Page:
Progressive lense manufacturer - which are best?

There are several manufacturers of progressive lenses: Essilor (Varilux), Zeiss, Sola, Nikon and others. Which are the best within terms of ability and what are some of the differences between them that need to be taken into consideration?


Answers:    Wow, you really asked a tough one--there's not one answer even though you've hit on a topic sure to carry opticians defending the lenses we each prefer to dispense. Ask twenty opticians, bring back twenty answers. We all hold favorite lenses. I'm still put in my two cents, though.

Experienced opticians are more predictable to have a highly developed rate of satisfied patients though I reflect on many of us buy into the lens manufacturers' spin on these lenses to some extent because of shortage of side-by-side scientific comparison.
When I worked at a fasten store which dispensed the lower-cost, older-technology progressives as their default lenses, we have a certain percentage of patients who did not transform to these lenses. I now work next to opticians who dispense premium lenses as their default lenses. The number of patients beside problems adapting decrease sharply.

I also know that the opticians with whom I immediately work are more skilled at choosing the correct lens and getting the correct fitting than the people next to whom I used to work. This may be the biggest reason for the lower adaption rate.

There is, however, a existing difference in lens technology. I don't ponder I'd choose any manufacturer as individual the "best" for everyone. Many people next to low prescriptions do very very well with the elder technology of the Sola VIP or the Varilux Comfort. If you have much prescription, though, I'd plainly recommend going to a much newer-technology lens and nearly every manufacturer have them.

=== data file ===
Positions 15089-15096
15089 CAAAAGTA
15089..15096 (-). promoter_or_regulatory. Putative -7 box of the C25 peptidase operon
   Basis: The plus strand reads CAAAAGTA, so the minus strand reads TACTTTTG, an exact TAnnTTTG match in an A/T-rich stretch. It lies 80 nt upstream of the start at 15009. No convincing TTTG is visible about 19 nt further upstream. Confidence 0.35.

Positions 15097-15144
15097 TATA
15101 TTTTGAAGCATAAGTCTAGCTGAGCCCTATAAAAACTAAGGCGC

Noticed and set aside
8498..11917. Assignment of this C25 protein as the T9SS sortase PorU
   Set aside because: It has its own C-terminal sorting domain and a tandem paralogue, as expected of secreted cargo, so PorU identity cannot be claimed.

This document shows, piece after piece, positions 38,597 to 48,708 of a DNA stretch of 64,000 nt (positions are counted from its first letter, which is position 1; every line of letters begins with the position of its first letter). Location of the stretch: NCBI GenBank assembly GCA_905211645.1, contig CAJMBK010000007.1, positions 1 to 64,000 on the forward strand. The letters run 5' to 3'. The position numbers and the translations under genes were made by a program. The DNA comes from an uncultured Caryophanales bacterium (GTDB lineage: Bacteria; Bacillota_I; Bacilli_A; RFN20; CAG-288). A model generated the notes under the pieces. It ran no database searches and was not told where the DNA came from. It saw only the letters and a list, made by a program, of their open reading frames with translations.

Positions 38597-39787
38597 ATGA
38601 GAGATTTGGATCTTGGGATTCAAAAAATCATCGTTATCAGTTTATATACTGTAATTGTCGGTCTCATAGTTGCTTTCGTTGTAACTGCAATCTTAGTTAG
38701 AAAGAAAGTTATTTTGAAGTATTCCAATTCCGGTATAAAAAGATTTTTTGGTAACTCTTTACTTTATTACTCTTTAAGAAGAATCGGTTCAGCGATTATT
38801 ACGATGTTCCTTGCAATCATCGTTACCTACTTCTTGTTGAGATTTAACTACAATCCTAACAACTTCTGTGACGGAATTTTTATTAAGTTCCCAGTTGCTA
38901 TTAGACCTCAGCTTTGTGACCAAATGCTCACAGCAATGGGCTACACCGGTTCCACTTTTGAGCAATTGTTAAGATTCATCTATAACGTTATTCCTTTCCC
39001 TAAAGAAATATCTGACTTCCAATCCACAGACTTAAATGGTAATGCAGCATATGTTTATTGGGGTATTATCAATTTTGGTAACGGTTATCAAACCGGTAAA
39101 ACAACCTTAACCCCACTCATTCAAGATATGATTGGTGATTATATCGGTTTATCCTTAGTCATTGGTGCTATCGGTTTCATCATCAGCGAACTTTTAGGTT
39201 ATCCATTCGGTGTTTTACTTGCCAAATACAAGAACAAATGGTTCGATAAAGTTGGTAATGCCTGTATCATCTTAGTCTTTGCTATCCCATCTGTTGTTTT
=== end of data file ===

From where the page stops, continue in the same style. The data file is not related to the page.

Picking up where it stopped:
Varilux Comfort is still one of the best-selling lenses in the country, even though they hadn't changed the technology surrounded by many years. (They hold just just now changed to the Comfort 360, which is supposed to be better.) If I were to recommend a Varilux for most patients, I would recommend the Physio (not the Physio 360.) Buying a free-form lens approaching the 360 is more expensive than the regular Physio and is only more beneficial next to a very controlled number of patients (like highly astigmatic patients.) I be never a fan of the Comfort but hold had excellent nouns with the Physio and the Panamic.

Sola--I get the drift the SolaOne is pretty good--I rarely use a Sola lens, but I'd markedly use the SolaOne over the VIP or the XL. Why use the same antediluvian thing that's be around for many years if near is something better?

I also like Rodenstock's Life2, Zeiss's Gradal Top (I haven't used their newer GT2.)

If you hold an unusual Rx or a history of difficulty adapting, you probably want to consider a premium lens, even though they usually cost more.

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You probably have no idea you be gonna get this much info--the best item to do is to find an optician you trust and take the guidance you get. Ask profoundly of progressive lens wearers in your nouns about their glasses--ask if they approaching them and if they have problems beside them. Pick the place with the happiest patients!
Best of the best on the bazaar now is the Essilor Varilux Physio 360 and an very lens marketed at walmart underneath the Nikon Customized name, also made by Essilor, but much cheaper. Typically, the smaller number you spend on your lenses, the Narrower your reading area will be, surrounded by addition to more divergent distortion.